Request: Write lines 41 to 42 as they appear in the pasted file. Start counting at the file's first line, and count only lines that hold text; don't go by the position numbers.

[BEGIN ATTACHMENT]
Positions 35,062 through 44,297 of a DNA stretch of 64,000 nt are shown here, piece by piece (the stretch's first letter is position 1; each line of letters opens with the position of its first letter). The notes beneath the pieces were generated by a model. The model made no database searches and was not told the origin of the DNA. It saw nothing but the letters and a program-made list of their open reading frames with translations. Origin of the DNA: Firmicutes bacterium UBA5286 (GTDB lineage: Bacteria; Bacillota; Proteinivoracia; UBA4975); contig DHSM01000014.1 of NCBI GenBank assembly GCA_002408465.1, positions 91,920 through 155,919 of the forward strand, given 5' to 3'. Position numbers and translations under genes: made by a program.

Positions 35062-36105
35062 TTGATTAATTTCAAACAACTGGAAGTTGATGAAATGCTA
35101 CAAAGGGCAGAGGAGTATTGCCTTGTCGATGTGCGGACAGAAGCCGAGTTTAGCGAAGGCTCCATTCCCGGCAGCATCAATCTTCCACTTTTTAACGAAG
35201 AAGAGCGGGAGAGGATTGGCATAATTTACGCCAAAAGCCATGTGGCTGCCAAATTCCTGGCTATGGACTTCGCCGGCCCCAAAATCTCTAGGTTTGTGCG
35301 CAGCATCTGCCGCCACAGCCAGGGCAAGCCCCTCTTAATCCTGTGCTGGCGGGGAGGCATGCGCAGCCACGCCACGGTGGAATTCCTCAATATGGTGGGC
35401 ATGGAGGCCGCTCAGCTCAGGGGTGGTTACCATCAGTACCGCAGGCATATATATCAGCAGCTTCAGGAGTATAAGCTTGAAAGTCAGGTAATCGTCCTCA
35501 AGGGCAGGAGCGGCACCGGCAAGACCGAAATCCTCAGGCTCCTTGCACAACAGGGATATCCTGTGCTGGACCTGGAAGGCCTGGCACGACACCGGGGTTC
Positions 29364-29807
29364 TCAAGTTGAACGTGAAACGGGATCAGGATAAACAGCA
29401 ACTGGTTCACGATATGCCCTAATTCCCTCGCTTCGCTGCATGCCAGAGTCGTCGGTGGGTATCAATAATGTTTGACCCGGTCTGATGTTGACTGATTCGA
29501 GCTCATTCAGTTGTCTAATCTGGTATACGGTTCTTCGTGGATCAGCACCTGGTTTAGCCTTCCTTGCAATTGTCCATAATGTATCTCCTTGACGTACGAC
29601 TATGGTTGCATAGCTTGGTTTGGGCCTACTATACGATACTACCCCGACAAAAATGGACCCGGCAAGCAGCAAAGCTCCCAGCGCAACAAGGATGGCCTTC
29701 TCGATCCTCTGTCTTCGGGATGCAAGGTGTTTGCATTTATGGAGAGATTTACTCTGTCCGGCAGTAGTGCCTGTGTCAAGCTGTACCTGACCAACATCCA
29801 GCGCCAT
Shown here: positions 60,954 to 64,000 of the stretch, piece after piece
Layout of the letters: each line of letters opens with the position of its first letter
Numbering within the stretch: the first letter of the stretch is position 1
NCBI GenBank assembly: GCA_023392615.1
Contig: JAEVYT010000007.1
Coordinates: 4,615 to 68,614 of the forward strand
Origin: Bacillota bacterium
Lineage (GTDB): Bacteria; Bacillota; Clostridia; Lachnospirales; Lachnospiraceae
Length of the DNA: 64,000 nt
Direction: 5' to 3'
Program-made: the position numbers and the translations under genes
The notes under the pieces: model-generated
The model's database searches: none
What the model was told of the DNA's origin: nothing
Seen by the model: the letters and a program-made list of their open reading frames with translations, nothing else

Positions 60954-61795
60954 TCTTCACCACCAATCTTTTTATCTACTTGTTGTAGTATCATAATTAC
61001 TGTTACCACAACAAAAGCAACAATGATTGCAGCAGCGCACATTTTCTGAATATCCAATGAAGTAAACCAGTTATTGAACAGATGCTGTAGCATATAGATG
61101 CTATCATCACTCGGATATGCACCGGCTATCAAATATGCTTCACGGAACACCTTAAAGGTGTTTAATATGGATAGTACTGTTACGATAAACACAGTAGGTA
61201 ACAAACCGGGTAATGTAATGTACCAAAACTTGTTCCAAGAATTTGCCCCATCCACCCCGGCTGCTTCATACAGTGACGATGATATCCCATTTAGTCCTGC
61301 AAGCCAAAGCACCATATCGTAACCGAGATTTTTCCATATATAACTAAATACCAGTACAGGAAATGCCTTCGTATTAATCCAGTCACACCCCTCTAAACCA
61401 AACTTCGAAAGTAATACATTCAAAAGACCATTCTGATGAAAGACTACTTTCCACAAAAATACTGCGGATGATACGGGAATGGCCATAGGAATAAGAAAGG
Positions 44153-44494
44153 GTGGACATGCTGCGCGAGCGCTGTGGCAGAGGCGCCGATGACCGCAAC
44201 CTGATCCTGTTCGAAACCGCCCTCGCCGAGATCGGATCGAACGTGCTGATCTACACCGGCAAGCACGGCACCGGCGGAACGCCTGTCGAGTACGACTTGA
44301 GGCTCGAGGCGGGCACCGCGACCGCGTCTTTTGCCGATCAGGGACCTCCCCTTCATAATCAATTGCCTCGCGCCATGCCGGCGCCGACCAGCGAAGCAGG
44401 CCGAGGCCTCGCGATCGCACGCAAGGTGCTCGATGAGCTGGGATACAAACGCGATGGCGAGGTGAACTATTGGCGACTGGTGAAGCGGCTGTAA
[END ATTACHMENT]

44301 GGCTCGAGGCGGGCACCGCGACCGCGTCTTTTGCCGATCAGGGACCTCCCCTTCATAATCAATTGCCTCGCGCCATGCCGGCGCCGACCAGCGAAGCAGG
44401 CCGAGGCCTCGCGATCGCACGCAAGGTGCTCGATGAGCTGGGATACAAACGCGATGGCGAGGTGAACTATTGGCGACTGGTGAAGCGGCTGTAA